Join us on our quest for ALL THE COMICS!
When I tried to explain Velvet to my dude as “Look, imagine if Miss Moneypenny really had a secret life as a field agent” he kindly reminded me of the poignant details of Skyfall. Let’s get this straight: Velvet is way better than that.
When the death of a field operative sends this classified agency into a frenzy, Velvet Templeton, the director’s secretary, finds herself framed. As Fatale has shown comic readers, Brubaker is at the top of his game when writing strong female characters with mysterious pasts. Velvet showcases Brubaker’s talents, and the addition of the spy genre adds some flair to the narrative. While I enjoy Sean Phillips’ art, it was nice to see a visual change of pace as Brubaker reunites with Steve Epting. Epting creates a sleek, definitely image of Velvet, capturing her age, experience, and emotions vividly throughout the issue. While I’m not typically an art aficionado, Elizabeth Breitweiser’s colors also deserve a mention as they absolutely set the mood and environmental feel of the comic without being generically “noir” or “espionage”.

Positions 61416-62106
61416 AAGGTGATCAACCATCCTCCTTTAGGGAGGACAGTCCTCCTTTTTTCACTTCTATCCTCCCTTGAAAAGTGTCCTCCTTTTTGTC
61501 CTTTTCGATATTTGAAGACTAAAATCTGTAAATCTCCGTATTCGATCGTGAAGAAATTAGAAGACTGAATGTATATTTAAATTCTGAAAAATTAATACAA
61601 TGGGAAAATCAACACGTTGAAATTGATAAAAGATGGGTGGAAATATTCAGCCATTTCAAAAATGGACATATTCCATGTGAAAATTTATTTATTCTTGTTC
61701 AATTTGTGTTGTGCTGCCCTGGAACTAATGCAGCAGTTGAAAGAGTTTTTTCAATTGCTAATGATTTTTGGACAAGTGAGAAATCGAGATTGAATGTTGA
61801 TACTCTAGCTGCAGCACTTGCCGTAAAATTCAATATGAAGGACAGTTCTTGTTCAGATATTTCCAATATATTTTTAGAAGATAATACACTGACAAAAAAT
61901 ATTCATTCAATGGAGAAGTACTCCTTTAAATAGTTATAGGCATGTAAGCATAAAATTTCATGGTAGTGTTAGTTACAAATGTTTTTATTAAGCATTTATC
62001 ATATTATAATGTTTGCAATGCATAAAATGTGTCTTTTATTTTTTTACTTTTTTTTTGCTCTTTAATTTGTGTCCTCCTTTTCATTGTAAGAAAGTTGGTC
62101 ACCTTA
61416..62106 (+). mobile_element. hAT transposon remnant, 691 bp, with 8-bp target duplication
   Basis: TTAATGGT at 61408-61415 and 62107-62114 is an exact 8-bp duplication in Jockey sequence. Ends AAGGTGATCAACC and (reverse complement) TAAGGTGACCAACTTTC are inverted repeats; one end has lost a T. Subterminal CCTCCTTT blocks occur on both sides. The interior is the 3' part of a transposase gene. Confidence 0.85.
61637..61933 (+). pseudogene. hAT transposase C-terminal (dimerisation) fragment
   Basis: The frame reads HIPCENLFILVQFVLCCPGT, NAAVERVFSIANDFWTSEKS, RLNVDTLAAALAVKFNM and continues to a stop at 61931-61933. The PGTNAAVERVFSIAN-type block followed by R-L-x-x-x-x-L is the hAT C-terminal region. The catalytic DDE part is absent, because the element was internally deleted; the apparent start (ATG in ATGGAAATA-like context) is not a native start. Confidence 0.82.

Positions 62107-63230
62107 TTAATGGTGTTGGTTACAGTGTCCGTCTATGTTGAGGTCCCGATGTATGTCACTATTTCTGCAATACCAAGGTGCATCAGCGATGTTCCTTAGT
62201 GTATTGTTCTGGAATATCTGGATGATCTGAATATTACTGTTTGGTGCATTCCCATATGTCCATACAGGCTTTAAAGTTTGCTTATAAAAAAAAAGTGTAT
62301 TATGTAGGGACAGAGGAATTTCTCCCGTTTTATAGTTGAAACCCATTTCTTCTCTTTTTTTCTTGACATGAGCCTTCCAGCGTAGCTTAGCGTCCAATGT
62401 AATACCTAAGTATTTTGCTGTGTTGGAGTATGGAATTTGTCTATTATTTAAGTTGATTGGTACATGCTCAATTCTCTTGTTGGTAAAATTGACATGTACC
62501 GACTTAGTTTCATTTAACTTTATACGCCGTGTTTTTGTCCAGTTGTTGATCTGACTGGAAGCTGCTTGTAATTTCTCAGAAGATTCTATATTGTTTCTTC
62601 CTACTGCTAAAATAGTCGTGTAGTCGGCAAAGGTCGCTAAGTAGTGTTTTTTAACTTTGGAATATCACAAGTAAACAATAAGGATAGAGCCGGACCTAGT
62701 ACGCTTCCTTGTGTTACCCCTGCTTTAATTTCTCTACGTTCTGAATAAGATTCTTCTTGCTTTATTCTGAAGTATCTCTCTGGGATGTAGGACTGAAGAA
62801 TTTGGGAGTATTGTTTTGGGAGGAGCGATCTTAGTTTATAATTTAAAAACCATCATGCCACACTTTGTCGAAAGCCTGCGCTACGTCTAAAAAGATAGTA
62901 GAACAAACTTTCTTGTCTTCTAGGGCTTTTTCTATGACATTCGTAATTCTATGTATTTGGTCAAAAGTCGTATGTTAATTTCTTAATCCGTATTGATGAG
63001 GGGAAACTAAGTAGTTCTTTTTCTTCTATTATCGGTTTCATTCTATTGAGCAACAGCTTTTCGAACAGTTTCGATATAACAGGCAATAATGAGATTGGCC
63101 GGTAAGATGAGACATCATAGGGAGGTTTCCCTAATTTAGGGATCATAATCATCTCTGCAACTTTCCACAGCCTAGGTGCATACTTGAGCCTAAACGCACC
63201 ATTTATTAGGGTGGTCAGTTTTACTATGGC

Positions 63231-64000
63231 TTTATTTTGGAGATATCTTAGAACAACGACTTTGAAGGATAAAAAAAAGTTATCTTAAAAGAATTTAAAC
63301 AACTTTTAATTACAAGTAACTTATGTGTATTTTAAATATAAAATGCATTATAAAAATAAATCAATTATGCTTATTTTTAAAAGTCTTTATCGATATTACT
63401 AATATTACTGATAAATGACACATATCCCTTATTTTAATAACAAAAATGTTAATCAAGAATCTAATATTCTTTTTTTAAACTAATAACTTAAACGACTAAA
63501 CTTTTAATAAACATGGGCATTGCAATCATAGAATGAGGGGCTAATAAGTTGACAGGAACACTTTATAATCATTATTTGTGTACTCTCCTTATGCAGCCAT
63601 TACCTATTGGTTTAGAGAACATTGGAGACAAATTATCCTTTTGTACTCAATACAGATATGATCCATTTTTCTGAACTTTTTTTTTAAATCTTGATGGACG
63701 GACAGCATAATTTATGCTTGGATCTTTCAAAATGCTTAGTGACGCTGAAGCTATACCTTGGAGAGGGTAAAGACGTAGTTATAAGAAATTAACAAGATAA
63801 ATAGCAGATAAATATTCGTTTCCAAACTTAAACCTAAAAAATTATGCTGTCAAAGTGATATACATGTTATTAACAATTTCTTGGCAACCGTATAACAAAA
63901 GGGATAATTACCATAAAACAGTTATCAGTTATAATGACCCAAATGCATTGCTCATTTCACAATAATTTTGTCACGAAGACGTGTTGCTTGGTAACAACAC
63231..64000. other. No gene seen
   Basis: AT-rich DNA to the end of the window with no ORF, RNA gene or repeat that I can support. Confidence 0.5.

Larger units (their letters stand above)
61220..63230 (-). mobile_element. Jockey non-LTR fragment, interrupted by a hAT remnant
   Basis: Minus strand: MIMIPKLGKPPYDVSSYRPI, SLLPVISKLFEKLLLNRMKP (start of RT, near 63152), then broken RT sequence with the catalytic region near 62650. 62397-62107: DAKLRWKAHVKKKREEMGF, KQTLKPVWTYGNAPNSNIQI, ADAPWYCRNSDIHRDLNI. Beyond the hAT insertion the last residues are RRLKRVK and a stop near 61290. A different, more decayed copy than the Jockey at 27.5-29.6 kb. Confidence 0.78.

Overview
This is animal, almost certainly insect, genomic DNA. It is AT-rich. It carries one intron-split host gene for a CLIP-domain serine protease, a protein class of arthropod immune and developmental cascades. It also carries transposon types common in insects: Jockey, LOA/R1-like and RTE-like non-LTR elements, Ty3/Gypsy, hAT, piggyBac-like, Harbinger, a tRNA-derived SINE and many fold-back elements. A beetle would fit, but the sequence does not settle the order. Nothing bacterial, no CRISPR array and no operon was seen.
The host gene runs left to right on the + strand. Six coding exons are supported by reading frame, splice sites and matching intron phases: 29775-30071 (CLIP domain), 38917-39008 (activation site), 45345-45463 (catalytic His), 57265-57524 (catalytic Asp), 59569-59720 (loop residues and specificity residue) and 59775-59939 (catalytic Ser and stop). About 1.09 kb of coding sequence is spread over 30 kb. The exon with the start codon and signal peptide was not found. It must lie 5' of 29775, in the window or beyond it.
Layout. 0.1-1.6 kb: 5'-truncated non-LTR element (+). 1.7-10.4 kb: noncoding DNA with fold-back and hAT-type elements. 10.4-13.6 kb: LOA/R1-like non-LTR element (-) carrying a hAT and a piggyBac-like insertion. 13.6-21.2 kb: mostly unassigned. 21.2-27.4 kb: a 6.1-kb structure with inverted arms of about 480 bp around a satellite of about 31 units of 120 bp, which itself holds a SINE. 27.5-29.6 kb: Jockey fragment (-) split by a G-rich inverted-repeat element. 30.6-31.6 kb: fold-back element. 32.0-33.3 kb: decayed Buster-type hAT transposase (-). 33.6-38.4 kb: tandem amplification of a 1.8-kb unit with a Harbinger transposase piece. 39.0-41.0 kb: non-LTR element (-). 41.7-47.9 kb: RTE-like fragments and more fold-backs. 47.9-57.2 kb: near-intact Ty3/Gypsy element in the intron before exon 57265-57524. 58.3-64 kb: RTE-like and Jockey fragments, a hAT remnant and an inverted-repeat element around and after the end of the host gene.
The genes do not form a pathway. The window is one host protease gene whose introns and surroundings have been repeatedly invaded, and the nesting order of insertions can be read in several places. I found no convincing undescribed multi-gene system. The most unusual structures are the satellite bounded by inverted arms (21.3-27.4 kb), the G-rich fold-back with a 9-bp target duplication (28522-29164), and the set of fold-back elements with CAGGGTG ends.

if you’re looking for something to cleanse your pallet of recent spy movie endeavors *cough* James Bond *cough* or you just want to read a quality book written by a mature, successful and proven team, then Velvet is a comic you should be adding to your pull list. At this point, I might be afraid not to; Velvet Templeton might jump out of the comic and make you.